Guilt is one of the most nerve-wracking emotions there is. It can cripple you and drain you of any shred of hope you think you have left. We find forgiving others a breeze, a walk in the park and we do it ever so effortlessly. But one of the hardest things to do is to forgive yourself.

 Like, is there something I could have done to prevent this? I have made a mess of things. Perhaps I should have taken my baby to the hospital instead of passing off the illness as a mild cough. I should have said ," I love you" on that last phone call. I should have pressed her on to spend the night and not board that plane. I should have gone to visit the day I was prompted to. So many 'shouldas', 'couldas' and 'wouldas'.

It's a terrible place to be in, a dark hole that some people struggle to crawl out of. Others stay huddled in that pit and never make their way out.

Peter and Judas were both guilt-stricken at certain points in their lives. One look at his Master's face after the cock crowed thrice was all it took for the torrent of tears to gush forth.

Peter must have felt so glum and thoroughly ashamed of himself. This was the same man who had boasted vehemently earlier that he would never deny nor forsake his Master. When the time came, he went contrary to his previous promises with no twinge of compunction whatsoever.

But it didn't end there. Peter moved past this incident and went on to become one of the greatest apostles and one of the early doctors of the church.

The Basilica in the Vatican city, reputed to be the largest church building in the world, named after him stands as a memorial that one can shake off the feelings of guilt and despair and rise from the doldrums of self-loathing and condemnation.

Judas on the other hand, betrayed his Master with a kiss and for thirty pieces of silver. My father, in one of our deep conversations opined that Judas was used to seeing his Master disappear each time an angry mob attempted to seize and lynch him. He became accustomed to seeing the Master, slip through the teeming crowd, flanking and milling around Him.

Perhaps that was what triggered his greed and informed his decision to sell out and give the Master away. In that temporary state of short-sightedness, he felt that was what would play out after he had received and then stored away the thirty pieces of silver in his kitty. That was not to be....

I can almost imagine how he felt when He saw His Master being scourged, bruised, lanced and mocked. I'm almost beginning to feel sorry for him. Alas, it is too late, he must have thought, as his contrite attempt to return the pieces of silver was thwarted and rejected. The realization that it was not business as usual and nothing could be done at that moment, dawned on him and he was overtaken with guilt and shame, so much so, that he went on to hang himself.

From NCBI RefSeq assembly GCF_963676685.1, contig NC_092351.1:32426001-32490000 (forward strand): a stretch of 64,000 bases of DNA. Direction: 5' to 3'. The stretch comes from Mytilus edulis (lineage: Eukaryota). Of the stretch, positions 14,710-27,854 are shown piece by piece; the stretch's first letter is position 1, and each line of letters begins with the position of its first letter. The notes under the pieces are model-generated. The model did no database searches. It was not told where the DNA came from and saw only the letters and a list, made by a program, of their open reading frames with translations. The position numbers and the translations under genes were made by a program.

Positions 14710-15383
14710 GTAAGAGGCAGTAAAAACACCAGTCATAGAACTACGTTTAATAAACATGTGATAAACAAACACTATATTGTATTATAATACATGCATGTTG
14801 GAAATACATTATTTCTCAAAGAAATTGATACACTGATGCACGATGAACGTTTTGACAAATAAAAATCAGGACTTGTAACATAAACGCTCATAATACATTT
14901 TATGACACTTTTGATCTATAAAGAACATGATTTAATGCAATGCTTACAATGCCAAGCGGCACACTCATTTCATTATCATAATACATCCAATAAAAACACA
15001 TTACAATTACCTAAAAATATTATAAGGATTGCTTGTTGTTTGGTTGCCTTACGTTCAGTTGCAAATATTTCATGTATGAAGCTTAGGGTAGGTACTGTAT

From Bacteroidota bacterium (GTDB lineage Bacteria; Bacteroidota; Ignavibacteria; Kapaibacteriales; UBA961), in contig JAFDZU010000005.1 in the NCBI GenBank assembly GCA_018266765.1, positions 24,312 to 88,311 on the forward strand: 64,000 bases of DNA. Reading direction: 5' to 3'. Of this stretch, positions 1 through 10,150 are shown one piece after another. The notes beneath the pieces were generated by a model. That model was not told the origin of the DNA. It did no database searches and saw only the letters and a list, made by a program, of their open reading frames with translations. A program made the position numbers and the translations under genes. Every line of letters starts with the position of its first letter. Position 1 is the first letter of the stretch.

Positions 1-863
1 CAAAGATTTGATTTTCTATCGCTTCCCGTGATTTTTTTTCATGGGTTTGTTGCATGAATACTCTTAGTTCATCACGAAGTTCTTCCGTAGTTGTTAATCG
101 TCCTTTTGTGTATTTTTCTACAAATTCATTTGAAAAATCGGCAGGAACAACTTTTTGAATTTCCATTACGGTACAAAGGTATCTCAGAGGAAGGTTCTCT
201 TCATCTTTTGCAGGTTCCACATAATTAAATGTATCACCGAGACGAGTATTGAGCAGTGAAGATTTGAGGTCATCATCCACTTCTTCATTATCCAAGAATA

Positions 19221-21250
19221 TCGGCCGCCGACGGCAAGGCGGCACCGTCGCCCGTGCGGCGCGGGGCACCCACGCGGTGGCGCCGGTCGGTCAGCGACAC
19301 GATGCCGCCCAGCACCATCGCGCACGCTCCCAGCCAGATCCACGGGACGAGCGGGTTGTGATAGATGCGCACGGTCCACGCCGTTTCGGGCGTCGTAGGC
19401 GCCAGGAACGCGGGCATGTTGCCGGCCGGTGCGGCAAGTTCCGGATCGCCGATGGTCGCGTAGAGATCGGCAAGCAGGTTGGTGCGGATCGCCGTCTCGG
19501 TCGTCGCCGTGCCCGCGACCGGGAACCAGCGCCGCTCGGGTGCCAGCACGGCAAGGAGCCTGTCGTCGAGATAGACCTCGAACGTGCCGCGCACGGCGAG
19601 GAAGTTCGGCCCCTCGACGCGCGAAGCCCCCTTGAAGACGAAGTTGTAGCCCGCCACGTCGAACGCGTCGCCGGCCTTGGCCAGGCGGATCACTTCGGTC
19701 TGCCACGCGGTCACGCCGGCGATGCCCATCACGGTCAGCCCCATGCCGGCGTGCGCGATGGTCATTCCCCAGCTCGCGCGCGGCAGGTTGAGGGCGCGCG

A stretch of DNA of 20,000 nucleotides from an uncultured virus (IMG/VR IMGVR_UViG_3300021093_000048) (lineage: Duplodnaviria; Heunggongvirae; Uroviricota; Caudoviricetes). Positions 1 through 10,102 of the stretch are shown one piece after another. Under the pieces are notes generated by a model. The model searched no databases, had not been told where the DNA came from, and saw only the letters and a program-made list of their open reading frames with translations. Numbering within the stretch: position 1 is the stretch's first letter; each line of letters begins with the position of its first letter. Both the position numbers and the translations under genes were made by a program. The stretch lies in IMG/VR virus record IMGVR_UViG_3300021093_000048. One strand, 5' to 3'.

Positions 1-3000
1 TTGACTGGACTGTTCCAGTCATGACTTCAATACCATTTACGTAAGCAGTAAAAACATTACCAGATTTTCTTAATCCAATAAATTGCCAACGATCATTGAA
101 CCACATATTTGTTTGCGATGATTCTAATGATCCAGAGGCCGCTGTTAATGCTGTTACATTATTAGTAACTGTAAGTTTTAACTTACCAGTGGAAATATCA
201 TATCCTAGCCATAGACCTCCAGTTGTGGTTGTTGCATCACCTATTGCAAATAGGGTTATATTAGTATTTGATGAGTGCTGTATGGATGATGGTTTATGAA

It's so easy for most of us to term that as an act of cowardice but don't we all?

Moments when we feel weighed down by our mistakes and brood over them, when we beat ourselves up over and again for what we did or failed to do. When we stay stuck in the rut, dwell in the past and refuse to bury it.

I keep thinking, if only he knew it was. All part of the plan. If only he knew there was really nothing he could have done to prevent that situation. It was foretold of him eons of years before he was born. He was merely acting out a part of the script. The pieces of the puzzle were just beginning to come together and fall in place. If only he could have chosen to see the bigger picture. If only he hadn't taken his life. I can't but imagine....He would have been the perfect example of how one can rise above mistakes. He would have gone on to write epistles that posterity would learn and glean from. His name would have been associated with something more noble, more admirable and not attributed to betrayal as is presently obtainable. He would have secured his place in the annals of time, as proof that one can overcome guilt and use that same debilitating emotion as a stepping stone. If only...

But you can choose to be that example. You can start today by forgiving yourself. I've heard it said before that self-loathing is a form of pride. Pretty much like saying, "I'm supposed to be perfect and flawless. I can't believe I did that. I can't believe I stooped so low. I can't believe I did those terrible things".

Don't be too hard on yourself. Give yourself permission to fail and whilst you are it, endeavour to fail forward. Leave room for a tiny slip here, a little lapse there. Embrace your flaws, your frailties, your foibles, your shortcomings. No one's perfect and infallible after all.

My dad also went on to say that had David not stumbled and fallen, we would not have the book of Psalms today. "There is no sin without forgiveness, no pencil without an eraser", I often hear him say, as a word of encouragement to those who feel weighed down by the guilt of their actions.

This is in no way trying to endorse betrayal or wrong behavior. It takes strength of character and courage to own up to wrongdoing and feel a measure of remorse.

 But it's not okay to remain there for the rest of your life. It's not okay to make your mistakes define you. It's not okay to carry it around like an albatross, so much so that it begins to affect and pollute your future.

Understand that it's all part of the plan, that it is but for a season, a passing phase, a learning curve, a bend and not necessarily the end, a detour in the journey. It is not your final destination.